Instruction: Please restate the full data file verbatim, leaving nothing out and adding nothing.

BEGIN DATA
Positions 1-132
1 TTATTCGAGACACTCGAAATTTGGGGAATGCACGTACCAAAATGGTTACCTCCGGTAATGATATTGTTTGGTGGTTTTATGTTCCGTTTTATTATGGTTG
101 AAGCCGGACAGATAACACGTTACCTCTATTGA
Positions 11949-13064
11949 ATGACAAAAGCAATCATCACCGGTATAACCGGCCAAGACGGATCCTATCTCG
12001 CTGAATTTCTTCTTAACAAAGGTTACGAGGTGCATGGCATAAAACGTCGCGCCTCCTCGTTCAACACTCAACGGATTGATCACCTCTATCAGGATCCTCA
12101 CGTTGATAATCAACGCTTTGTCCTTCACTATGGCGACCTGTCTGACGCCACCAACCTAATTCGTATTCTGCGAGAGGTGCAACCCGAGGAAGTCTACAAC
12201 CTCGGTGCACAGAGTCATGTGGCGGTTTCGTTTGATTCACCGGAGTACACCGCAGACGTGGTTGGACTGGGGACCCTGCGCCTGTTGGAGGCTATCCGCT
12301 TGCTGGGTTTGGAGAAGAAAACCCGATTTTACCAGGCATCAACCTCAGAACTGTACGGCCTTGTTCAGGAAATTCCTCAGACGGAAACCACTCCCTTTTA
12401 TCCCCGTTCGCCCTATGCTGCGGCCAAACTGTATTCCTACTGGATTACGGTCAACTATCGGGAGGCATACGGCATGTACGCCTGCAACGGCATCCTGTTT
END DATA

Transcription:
Positions 1-132
1 TTATTCGAGACACTCGAAATTTGGGGAATGCACGTACCAAAATGGTTACCTCCGGTAATGATATTGTTTGGTGGTTTTATGTTCCGTTTTATTATGGTTG
101 AAGCCGGACAGATAACACGTTACCTCTATTGA
Positions 11949-13064
11949 ATGACAAAAGCAATCATCACCGGTATAACCGGCCAAGACGGATCCTATCTCG
12001 CTGAATTTCTTCTTAACAAAGGTTACGAGGTGCATGGCATAAAACGTCGCGCCTCCTCGTTCAACACTCAACGGATTGATCACCTCTATCAGGATCCTCA
12101 CGTTGATAATCAACGCTTTGTCCTTCACTATGGCGACCTGTCTGACGCCACCAACCTAATTCGTATTCTGCGAGAGGTGCAACCCGAGGAAGTCTACAAC
12201 CTCGGTGCACAGAGTCATGTGGCGGTTTCGTTTGATTCACCGGAGTACACCGCAGACGTGGTTGGACTGGGGACCCTGCGCCTGTTGGAGGCTATCCGCT
12301 TGCTGGGTTTGGAGAAGAAAACCCGATTTTACCAGGCATCAACCTCAGAACTGTACGGCCTTGTTCAGGAAATTCCTCAGACGGAAACCACTCCCTTTTA
12401 TCCCCGTTCGCCCTATGCTGCGGCCAAACTGTATTCCTACTGGATTACGGTCAACTATCGGGAGGCATACGGCATGTACGCCTGCAACGGCATCCTGTTT